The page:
Cin­ema talk

The Star Malaysia - Star2 - - INBOX - Wendy Ong, e-mail

WITH re­gards to Sharyn Shu­fiyan’s Ta­pes­try ar­ti­cle (“Sh­hhh ... be quiet” in Star2, Feb 2), I feel that the writer has ev­ery right to po­litely (or oth­er­wise) re­quest other au­di­ence mem­bers to stop talk­ing in the cin­ema house whilst a movie is on. Hav­ing said that, my wife and I are both above 80 and we are hard of hear­ing. She just loves to give me a run­ning com­men­tary just in case I miss any­thing! Of course, this may be at the ex­pense of other view­ers. How I wish the movie houses had seats with in­di­vid­ual head­sets, like they do on planes.

Mohd Nor Mohamad Kuala Lumpur

MANY years ago, my hus­band and I were at the cin­ema, wait­ing for Van­tage Point to start. There was an el­derly cou­ple sit­ting be­hind us. They were chat­ting hap­pily be­fore the film started and I was a bit wor­ried that they wouldn’t stop.

And sure enough they didn’t. The film was a bit con­fus­ing to the el­derly man and his lov­ing wife started ex­plain­ing it, much to our an­noy­ance. At first, we turned around and asked her po­litely to stop talk­ing. But she wasn’t apolo­getic.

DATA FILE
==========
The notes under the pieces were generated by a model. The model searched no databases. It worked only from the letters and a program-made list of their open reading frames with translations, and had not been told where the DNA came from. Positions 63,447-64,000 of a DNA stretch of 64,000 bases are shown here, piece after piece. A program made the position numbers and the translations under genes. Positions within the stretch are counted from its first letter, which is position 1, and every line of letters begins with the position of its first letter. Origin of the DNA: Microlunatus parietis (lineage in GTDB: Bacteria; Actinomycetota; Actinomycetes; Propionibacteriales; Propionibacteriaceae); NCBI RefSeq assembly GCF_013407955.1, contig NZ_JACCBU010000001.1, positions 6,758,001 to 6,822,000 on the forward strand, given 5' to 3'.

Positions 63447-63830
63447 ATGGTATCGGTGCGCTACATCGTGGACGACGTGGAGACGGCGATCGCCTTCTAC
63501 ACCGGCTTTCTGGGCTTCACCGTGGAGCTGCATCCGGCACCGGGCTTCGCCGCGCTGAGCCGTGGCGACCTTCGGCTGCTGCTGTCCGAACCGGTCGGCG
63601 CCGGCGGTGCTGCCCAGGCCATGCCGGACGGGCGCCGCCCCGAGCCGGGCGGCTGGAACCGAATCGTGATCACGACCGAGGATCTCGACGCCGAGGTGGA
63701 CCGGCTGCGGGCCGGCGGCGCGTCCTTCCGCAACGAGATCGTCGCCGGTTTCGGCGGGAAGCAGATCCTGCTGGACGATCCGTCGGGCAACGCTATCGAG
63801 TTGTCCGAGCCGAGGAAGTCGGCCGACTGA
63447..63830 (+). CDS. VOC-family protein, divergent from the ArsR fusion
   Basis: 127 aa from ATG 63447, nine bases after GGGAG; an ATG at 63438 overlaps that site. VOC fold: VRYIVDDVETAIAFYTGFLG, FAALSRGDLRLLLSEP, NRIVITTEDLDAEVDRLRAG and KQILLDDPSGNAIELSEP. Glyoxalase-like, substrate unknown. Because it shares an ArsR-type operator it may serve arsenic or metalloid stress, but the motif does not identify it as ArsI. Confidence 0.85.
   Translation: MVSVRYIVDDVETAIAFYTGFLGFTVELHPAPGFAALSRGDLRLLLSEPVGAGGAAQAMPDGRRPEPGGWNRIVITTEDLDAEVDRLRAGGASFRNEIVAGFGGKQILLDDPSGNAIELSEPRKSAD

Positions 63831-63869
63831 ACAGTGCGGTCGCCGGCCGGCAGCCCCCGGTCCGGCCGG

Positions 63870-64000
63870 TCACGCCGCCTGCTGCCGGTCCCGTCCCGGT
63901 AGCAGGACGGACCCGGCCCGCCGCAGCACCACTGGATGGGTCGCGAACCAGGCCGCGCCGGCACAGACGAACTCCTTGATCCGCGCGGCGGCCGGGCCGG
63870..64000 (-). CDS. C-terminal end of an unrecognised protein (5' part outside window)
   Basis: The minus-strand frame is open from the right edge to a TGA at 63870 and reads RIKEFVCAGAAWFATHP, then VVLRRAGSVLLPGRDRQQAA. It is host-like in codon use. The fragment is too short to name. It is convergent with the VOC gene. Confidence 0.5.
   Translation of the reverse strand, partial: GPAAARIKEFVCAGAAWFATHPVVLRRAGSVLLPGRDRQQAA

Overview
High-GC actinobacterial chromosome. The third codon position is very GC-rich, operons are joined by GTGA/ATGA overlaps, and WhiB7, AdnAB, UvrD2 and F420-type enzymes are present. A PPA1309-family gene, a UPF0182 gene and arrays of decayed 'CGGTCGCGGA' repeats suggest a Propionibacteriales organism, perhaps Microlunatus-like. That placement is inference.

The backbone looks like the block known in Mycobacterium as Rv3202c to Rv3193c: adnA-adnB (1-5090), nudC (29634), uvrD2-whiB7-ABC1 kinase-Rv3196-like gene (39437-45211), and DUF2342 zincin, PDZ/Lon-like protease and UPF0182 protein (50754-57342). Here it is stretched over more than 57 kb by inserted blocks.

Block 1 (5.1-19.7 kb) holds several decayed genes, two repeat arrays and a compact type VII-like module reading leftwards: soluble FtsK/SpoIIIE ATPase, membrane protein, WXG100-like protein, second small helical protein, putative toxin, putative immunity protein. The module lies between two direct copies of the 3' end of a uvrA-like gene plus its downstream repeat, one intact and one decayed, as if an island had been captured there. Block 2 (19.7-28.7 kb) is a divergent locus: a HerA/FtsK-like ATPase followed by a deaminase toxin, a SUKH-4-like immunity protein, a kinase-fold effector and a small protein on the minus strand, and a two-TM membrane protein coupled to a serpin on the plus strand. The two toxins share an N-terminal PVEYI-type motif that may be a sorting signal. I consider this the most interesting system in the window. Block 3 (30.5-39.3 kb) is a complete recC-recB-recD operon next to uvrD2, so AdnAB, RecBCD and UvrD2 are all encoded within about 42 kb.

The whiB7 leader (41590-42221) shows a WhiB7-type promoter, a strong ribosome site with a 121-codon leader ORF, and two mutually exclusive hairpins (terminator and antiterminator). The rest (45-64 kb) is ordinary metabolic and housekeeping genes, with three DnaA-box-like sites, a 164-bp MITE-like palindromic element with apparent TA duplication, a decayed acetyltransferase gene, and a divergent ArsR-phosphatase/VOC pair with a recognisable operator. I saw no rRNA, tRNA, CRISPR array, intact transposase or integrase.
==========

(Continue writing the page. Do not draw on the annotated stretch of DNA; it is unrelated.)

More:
Af­ter a heated ex­change, I walked out to look for the man­ager of the cin­ema. The man­ager came into the cin­ema and sat next to the cou­ple. The rude woman sat qui­etly through­out the film. I kept turn­ing around to look at them with a smirk on my face. I am pretty sure they must have told ev­ery­one they know how rude young peo­ple were.

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